On the other hand, in the lens-fitted film unit stated above, images of characters are photographed on an unexposed film equally by a photographing device for exclusive use in advance. Therefore, an exposure amount is constant.

However, if an exposure amount with which images of characters are photographed is not stipulated within a prescribed range, there is caused a problem that exposure for the photographed image plane is appropriate, but that for images of characters is not appropriate. Thus, a photograph wherein exposure for the photographed image plane which is of great importance is not appropriate is caused by printing which causes both photographed image plane and images of characters to be balanced, which is a problem.

As an example of a lens-fitted film unit provided with film 105 having therein belt-shaped unexposed section 201 and belt-shaped exposed section 103 on which an image such as a character or the like has already been exposed as shown in FIG. 13, there is described the structure in Japanese Patent No. 2507221.

In this lens-fitted film unit, shutter 9 and exposure frame 11 are arranged between film 105 and lens 7, as shown in FIG. 14. Masking member (mask) 13 which covers the exposed section 103 of the film 105 is provided on the exposure frame 11 so that the exposed section 103 may be prevented from being exposed when the unexposed section 201 is exposed to light.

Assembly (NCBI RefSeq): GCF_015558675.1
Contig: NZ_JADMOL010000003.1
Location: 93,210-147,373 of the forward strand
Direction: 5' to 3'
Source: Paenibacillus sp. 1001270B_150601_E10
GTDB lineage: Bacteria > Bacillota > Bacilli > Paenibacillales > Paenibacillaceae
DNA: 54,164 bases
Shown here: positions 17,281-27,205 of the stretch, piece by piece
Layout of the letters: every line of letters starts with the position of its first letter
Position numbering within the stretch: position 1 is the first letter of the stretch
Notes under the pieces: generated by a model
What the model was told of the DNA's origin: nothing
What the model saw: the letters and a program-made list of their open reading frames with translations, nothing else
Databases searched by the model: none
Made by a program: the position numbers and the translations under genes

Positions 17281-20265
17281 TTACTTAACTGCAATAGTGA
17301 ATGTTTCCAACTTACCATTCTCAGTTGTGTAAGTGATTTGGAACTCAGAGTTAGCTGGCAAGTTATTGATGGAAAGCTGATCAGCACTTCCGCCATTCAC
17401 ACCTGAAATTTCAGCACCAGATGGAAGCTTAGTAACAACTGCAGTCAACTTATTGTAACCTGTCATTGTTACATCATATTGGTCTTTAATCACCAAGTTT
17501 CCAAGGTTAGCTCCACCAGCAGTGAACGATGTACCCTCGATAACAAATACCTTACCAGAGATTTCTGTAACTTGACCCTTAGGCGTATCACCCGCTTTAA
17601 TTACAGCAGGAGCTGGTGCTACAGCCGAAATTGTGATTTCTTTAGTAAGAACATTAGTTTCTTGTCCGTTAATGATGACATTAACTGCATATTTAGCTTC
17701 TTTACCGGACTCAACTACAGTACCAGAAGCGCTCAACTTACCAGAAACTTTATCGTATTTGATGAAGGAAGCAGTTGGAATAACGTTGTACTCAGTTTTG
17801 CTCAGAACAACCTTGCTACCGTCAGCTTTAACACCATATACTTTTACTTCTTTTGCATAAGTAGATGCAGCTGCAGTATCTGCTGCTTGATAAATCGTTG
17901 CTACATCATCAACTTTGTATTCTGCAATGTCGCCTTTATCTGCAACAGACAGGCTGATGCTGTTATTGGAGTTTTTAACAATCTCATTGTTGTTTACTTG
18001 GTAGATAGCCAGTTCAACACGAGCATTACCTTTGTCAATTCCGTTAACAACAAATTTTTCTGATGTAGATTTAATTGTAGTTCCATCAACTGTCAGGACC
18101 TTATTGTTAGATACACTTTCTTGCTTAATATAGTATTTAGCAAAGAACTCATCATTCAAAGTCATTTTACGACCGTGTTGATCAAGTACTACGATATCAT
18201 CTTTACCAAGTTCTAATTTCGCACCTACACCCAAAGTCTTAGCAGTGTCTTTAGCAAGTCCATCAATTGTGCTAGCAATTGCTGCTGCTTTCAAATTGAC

The lens-fitted film unit stated above is of the structure wherein an edge of the masking member 13 and an edge section of the exposed section agree positionally (forming a boundary between the exposed section and the unexposed section).

In this structure, it is necessary to cause a film width and a width of a film conveyance path to agree in size and to convey the film accurately. This makes production to be difficult and a load for film winding is increased, which is a problem.

When the regulation of the film conveyance path in the direction of a film width is eased, it sometimes occurs that the exposed section overlaps with a photographed image, or an unexposed section is created between the exposed section and a photographed image. In this case, there sometimes occurs a problem that edges of the image on the exposed section and of the image exposed to the unexposed section are irregular.